Experts urge better opioid rescue drug access to save lives

Albany, GA (AP) — Jesse Blanchard started small almost five years ago trying to get enough of the opioid overdose-reversing rescue drug naloxone to prevent her daughter from dying of an overdose.

She begged a colleague at a college in Albany, Georgia, where she was a part-time teacher, to take advantage of prescription benefits and take two doses every six months.

Now, every week she loads up her jeep and heads out with a few other volunteers to deliver antidotes (commonly known under the brand name Narkan) to hundreds of people in a town of 70,000 people. increase.

In parking lots and intersections, she also offers clean needles, fentanyl test strips, and nonjudgmental soundboards. This effort is currently partially funded by state government grants. According to Blanchard, at least nine times in December alone, the rescue she provided her drug was used to clear an overdose.

Ms. Blanchard is a nurse with an organization called 229 Safer Living Access, referring to the Albany area code the group’s activities cover. “They say, ‘Miss Jesse, they had to narcan me the other day and without you I would be dead.'”

Available as a nasal spray and injection, naloxone is a key tool in combating the nationwide overdose crisis that kills more than 100,000 people each year in the United States due to changes in US state and federal government policies. In the hands of police, firefighters, drug users, and their loved ones. However, it is often frustratingly inaccessible at the moment an overdose occurs.

Stephen Murray, an overdose survivor and former paramedic who studies overdoses at Boston Medical Center, is committed to getting access to naloxone and has his personal license plate. Declaring it in NARCAN.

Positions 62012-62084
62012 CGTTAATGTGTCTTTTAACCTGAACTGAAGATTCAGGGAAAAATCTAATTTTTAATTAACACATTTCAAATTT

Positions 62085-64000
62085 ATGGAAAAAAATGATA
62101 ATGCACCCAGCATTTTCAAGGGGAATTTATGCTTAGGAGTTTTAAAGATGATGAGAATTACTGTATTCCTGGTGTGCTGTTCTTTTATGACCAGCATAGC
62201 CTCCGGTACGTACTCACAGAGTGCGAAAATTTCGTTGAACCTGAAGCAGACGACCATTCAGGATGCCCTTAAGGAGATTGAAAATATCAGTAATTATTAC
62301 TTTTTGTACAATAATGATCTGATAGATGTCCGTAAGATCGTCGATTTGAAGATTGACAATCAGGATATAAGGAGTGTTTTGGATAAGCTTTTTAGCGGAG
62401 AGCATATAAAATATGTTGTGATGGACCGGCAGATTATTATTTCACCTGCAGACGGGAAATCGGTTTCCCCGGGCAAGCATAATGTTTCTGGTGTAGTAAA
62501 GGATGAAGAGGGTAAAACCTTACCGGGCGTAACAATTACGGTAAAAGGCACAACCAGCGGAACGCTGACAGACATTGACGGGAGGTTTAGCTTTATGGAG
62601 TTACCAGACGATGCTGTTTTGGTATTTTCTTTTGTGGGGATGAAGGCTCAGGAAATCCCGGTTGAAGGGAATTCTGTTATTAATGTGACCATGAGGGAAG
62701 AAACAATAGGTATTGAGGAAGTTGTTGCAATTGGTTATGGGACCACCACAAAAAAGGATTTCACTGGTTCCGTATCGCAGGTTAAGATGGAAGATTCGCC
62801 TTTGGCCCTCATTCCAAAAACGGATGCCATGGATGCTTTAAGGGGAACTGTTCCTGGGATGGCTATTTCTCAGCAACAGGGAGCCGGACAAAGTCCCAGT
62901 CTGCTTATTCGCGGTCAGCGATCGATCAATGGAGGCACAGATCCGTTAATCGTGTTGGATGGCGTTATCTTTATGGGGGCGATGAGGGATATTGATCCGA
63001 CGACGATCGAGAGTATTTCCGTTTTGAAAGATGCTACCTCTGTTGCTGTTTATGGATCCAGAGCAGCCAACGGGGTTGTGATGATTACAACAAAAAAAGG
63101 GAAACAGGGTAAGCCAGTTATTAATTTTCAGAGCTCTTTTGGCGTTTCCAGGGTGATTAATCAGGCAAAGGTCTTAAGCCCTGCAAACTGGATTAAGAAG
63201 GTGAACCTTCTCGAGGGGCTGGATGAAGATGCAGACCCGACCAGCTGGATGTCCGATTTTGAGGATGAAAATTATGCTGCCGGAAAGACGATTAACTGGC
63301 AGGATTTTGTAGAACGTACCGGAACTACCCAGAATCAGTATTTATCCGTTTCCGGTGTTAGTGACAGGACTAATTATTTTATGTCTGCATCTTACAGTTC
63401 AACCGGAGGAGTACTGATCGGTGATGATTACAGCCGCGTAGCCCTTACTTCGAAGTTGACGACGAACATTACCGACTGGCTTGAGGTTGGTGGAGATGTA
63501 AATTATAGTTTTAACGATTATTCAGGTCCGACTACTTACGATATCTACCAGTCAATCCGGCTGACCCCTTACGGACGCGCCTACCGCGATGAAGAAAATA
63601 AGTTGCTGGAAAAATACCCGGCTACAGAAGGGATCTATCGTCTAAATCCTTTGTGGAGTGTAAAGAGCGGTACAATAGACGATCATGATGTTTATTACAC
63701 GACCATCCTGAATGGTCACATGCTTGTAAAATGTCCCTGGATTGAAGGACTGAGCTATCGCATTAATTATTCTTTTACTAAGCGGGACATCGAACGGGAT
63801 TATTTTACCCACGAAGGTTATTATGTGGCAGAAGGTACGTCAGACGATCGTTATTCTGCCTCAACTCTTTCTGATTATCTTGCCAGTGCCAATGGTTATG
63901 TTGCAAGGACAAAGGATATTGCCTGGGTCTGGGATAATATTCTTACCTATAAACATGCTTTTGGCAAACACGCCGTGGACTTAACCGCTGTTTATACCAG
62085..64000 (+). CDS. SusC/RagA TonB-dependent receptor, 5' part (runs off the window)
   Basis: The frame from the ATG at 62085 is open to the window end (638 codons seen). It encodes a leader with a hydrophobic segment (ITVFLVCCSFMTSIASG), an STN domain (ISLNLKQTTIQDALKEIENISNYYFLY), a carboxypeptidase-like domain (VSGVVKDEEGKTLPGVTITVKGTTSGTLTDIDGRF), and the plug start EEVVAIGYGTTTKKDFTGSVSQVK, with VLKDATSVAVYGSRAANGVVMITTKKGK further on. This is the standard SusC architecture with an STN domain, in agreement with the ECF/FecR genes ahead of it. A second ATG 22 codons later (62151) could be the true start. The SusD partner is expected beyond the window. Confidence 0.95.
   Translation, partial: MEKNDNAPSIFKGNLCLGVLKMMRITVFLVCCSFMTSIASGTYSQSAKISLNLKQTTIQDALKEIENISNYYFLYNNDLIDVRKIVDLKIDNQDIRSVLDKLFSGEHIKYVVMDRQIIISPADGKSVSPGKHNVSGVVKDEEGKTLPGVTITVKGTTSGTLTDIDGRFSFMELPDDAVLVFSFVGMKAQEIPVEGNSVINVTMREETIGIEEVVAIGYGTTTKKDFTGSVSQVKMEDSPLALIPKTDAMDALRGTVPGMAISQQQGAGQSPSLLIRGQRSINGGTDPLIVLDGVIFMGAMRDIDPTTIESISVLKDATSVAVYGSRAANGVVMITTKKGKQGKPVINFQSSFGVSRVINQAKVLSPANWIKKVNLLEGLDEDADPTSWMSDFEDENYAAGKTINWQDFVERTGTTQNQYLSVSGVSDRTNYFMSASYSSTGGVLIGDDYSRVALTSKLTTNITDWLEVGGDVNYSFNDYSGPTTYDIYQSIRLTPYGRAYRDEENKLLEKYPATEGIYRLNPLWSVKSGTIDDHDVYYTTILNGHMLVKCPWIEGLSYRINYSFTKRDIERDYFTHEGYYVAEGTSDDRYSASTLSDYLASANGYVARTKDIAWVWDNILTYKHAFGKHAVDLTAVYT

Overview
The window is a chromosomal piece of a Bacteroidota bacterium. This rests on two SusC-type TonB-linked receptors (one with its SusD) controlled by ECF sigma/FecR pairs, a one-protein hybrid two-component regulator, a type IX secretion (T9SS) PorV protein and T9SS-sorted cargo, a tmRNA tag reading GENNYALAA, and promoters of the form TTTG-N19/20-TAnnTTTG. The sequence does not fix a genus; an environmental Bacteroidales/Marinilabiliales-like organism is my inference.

“My vision is to have it at every 24-hour gas station in the state for free or for 25 cents a time,” he said. “It falls between Tylenol and a condom. …It should be as easy as buying heroin, basically.”

There are more naloxone than ever before thanks to federal and state policies and groups like Blanchard distributing naloxone in local communities. naloxone kits) and Philadelphia vending machines. One group, NEXT Distro, ships free nationwide. But Murray’s vision isn’t close to being realized in most places.

An influx of funds is underway to address the nationwide overdose crisis that killed 107,000 people in 2021. This is the highest tally of all time and involves fentanyl and other powerful illicit synthetic opioids the most.

Pharmaceutical companies, distributors and pharmacies settle lawsuits with state and local governments with initial funding totaling over $50 billion. Most of it must be used to combat the opioid epidemic, but exactly how the money is received is up to the government. It has been.

In a 2021 report, public health experts convened by the Johns Hopkins Bloomberg School of Public Health cites expanding access to naloxone as the first strategy for using the settlement money, citing an overdose. They point out that 40% of ingestion deaths occur when someone else is present and can probably control it. life-saving medicine.

As with other harm reduction strategies, there has been backlash from those who believe that making naloxone available will enable drug use. Love thinks it’s no longer so much of an issue.

Instead, he said funding and distribution programs remain spotty, with insufficient support from governments and private groups such as chambers of commerce. We will continue to do more and more funerals until we deal with it.”

Since 2016, the federal government has allowed and encouraged the use of federal funds to purchase naloxone.